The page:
What Can We Control?

What Can We Control?

There are many things that may feel out of our control during this pandemic. Sometimes it feels like our safety is in jeopardy, directions are unclear and the news changes every single day. What should we believe or not believe? What the heck are “Covid toes?” Are there even cases of Corona in Verona? Is a mask protecting me or others? These are all questions that many of us have right now. Recognizing our feelings and identifying what we are in control of can be helpful in not just surviving, but living through the Covid-19 pandemic.

Here are a few ways to take control during the Covid-19 pandemic:

1. Get the facts. Information about Covid-19 is everywhere. Make sure you are getting factual information and information that you need. Sometimes too much information is overwhelming and leads to
confusion and unnecessary upset.
2. Get moving. Whether it’s a walk around your home/yard or a 2 mile run, exercise can help reduce stress and boost your immune system. Exercise of any form also has been known to improve moods.
3. Get eating. This can be a good time to pull out old recipes you haven’t made in years or plan a dinner that takes more time to prepare. Create fun nights such as popcorn & movie night or breakfast for dinner.
4. Get connected. We live in a digital world so social distancing doesn’t need to mean social isolation. Schedule a regular time to visit with family over facetime or zoom. If you know someone who is not connected with social media or a smart phone – give them a call and send them a card in the mail. They’ll love it guaranteed!
5. Get centered. Focus on “right now.”  Recognize how you feel. Name 5 things you are grateful for today.

Be Kind to Your Mind

PAUSE. Breathe. Notice how you feel.
TAKE BREAKS from Covid-19 content.
MAKE TIME to sleep and exercise.
REACH OUT and stay connected.
SEEK HELP if overwhelmed or unsafe.

Taking Your Emotional Temperature
Ask yourself: What feelings am I having? Why am I feeling this way?

Keep in mind we often feel more than one emotion at a time such as angry & sad. Try to identify what triggered the emotions and keep in mind it can be good or bad. For example, a phone call on my birthday may
make me happy or joyful, but also sad because I miss my friend. Consider asking yourself these questions daily and journaling your responses. Be careful not to judge yourself (ie. I have no right to be sad, I have everything I need). Monitor how you feel over a week. If you are feeling mostly negative emotions, talk to a friend, family member or your doctor for guidance on balance.

Take a Deep Breath and Find the Sunny Side!

I have always been an optimistic person and that has done me well in many ways during this pandemic. Don’t get me wrong, this last 4 months has not been easy at all. I find that looking on the bright side of things and “finding the sunny side” is good for the heart and mind. What’s your sunny side?

Be well, Julie

Need a book idea?
I am currently reading Becoming by Michelle Obama.

 

This month, I would like to talk about suicide. It is an uncomfortable subject and isn’t often discussed in social circles, or even amongst families, but suicide is a very real occurrence by people of all ages; even seniors.  More research shows that asking someone if they feel suicidal will not put the idea of suicide into their head, rather it can open up an opportunity for discussion. Even starting a conversation by asking someone if they are ok, and letting them know that you are there for them is all a person needs.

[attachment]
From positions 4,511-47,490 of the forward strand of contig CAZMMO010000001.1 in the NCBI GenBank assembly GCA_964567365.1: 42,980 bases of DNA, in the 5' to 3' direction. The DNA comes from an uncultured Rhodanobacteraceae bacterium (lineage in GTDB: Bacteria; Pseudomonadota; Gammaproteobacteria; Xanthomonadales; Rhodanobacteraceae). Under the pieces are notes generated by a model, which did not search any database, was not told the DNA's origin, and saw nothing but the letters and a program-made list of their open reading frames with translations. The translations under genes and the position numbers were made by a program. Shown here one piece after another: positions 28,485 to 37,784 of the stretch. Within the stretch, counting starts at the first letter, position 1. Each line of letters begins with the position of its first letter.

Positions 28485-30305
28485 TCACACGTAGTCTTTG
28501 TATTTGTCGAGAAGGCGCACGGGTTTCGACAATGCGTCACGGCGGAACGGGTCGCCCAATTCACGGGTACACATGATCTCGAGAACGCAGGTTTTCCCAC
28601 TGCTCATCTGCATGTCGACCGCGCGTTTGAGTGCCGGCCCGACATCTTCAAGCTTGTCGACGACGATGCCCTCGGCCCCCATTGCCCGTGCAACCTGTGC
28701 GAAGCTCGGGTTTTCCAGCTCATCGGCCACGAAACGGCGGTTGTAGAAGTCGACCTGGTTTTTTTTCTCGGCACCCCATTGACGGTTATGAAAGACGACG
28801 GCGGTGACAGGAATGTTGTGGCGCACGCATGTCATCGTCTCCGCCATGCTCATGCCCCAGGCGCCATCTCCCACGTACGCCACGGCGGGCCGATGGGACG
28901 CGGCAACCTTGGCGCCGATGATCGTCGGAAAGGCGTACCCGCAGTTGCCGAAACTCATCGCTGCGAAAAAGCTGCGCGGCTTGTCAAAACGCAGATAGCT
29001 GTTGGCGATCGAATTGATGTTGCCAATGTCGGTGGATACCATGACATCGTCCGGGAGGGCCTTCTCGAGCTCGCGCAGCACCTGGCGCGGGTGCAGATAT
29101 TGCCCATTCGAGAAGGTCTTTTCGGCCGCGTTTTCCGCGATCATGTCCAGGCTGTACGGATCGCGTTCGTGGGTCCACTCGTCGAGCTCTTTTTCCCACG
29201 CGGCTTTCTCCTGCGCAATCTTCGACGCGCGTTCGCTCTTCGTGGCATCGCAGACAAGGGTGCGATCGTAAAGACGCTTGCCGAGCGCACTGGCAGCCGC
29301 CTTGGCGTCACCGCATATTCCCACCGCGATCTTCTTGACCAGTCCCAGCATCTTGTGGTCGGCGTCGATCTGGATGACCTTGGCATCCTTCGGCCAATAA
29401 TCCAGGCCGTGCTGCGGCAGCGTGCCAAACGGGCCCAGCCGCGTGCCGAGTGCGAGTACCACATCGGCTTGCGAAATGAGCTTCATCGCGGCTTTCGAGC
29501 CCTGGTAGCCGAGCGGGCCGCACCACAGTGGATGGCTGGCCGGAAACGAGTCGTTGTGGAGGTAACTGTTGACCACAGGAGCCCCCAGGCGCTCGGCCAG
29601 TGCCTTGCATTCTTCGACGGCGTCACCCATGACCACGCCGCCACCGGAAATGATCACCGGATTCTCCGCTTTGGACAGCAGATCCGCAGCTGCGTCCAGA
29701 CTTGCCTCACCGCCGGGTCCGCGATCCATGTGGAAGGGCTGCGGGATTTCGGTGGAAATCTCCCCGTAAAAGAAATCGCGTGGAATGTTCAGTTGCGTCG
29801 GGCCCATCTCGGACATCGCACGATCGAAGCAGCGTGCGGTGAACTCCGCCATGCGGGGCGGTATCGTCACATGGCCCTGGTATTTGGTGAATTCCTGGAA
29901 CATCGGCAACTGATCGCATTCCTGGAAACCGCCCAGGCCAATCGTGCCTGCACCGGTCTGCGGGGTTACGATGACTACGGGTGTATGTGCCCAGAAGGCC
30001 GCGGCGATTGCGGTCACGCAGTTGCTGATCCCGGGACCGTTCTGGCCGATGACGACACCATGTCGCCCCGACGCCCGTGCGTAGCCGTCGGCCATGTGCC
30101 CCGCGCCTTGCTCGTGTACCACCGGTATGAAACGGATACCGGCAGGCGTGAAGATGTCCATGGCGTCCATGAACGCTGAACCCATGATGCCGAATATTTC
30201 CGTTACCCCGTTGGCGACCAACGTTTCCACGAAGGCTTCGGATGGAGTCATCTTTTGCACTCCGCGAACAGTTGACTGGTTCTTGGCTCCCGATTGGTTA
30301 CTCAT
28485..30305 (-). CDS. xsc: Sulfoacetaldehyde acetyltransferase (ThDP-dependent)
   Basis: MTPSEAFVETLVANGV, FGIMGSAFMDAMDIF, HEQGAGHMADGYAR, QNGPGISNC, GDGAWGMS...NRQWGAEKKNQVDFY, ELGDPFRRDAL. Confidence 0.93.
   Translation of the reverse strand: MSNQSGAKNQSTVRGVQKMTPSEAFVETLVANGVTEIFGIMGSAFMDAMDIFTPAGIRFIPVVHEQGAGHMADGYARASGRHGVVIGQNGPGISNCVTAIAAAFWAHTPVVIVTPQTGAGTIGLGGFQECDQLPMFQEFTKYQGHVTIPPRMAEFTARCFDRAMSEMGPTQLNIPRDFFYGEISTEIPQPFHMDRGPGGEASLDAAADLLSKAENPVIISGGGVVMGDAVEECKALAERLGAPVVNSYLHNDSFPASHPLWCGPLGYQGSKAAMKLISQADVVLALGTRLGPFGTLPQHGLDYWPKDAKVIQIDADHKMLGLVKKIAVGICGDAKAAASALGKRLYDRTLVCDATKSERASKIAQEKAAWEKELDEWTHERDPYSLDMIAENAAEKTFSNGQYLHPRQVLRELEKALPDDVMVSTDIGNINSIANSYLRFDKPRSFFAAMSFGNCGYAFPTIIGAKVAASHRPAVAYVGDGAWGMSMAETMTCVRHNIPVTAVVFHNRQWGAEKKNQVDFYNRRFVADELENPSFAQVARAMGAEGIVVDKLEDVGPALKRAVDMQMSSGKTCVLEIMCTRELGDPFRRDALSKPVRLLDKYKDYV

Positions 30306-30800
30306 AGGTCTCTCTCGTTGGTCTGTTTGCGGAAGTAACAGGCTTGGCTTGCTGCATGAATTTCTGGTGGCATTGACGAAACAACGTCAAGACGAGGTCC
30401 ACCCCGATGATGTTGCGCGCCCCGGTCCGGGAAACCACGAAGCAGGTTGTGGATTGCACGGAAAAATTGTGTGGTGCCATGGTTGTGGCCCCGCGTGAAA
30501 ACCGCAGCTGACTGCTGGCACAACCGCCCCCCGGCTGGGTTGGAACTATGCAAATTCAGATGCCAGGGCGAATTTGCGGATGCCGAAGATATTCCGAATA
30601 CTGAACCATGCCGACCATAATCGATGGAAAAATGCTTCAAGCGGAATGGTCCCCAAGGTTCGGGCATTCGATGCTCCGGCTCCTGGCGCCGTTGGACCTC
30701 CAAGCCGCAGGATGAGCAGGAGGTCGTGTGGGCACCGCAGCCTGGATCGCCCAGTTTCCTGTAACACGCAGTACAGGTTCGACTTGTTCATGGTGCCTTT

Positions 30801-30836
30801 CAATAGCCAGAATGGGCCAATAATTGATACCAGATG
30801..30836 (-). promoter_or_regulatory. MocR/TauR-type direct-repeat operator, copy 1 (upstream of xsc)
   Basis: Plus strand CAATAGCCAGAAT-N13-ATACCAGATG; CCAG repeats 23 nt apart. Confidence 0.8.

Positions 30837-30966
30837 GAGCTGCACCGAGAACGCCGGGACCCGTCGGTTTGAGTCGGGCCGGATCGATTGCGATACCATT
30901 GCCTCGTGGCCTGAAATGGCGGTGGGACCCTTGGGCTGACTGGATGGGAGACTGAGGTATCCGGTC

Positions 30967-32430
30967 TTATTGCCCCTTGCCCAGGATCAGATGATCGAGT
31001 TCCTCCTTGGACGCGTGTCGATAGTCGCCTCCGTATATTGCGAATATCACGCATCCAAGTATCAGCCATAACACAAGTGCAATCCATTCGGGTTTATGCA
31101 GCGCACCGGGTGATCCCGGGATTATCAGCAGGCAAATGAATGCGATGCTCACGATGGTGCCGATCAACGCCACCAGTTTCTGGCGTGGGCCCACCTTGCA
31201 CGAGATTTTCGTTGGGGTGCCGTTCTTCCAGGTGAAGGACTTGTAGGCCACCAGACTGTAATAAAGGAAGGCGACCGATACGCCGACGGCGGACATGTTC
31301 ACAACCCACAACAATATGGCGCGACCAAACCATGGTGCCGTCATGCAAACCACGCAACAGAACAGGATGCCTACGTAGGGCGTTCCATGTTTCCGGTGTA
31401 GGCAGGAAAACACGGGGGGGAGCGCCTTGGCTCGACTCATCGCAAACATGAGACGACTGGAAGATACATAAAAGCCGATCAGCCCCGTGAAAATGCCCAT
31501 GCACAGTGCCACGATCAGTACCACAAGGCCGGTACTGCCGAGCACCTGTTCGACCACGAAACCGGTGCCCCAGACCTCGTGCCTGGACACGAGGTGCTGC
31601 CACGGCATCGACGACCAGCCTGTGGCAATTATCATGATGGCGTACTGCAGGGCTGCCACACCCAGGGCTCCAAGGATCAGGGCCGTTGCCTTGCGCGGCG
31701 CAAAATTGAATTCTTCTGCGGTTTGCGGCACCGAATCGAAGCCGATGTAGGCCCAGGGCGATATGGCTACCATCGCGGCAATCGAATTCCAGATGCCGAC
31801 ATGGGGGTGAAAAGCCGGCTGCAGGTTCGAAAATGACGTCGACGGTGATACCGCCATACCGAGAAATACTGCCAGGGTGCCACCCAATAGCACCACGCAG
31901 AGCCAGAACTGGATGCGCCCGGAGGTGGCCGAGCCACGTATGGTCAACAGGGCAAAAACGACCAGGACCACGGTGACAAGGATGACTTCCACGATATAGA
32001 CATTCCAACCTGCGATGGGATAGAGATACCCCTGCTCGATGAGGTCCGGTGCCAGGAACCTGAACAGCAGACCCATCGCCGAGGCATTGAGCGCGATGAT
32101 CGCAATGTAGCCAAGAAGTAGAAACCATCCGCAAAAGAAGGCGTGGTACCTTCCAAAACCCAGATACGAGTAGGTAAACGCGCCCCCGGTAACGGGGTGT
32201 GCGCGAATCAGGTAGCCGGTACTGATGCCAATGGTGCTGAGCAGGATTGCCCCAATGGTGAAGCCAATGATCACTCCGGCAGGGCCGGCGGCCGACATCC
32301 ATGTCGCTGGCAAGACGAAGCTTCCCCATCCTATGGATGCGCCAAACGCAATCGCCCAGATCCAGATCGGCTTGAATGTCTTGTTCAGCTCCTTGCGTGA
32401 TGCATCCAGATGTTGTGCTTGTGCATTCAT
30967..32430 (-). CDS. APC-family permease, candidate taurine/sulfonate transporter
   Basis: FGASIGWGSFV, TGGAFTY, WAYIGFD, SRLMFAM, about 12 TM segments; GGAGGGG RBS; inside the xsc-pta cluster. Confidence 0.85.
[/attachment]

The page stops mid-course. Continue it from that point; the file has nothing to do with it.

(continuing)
Statistics: 

  • Close to 800,000 people die due to suicide every year, which is one person every 40 seconds (WHO)
  • Suicide rates for males are highest among those aged 75+ (36 per 100,000). Suicide rates are particularly high among older men, with men ages 85 and older having the highest rate of any group in the country. (CDC) 
  • Suicide attempts by older adults are much more likely to result in death than among younger people (SPR)

 

Signs to watch for: 

  • Isolating themselves, withdrawing from family and friends.
  • Losing interest in activities the person previously enjoyed.
  • Losing interest in personal appearance.
  • Excessive sadness and mood swings which can be symptoms of depression.
  • Preoccupation with death and dying.
  • Making preparations. Often a person considering suicide will begin to put his or her affairs in order, such as making a will, giving away personal possessions and visiting friends and family members.

 

Resources

  • National Suicide Prevention Lifeline –1(800)273-8255 (for support and assistance from a trained counselor)
  • Suicide Crisis Text Line – Text 741741
  • Nowmatters.org – Skills and support for coping with suicidal thoughts

 

Wanna Chat? Call the “Friendship Line!”

Call and chat with a person about anything. From recipes to grandkids, to loneliness. Anything! I wanted to see how it worked, so I called and talked with someone. She explained that this service is designed for people 60 or over, or adults living with disabilities. You are allowed one 10-minute call per day. She told me that some folks have been calling everyday for years, and they have established a connection with many of their callers!  This is a free national service and is available 7 days a week, 365 days a year!  Call 1-800-971-0016.

Becky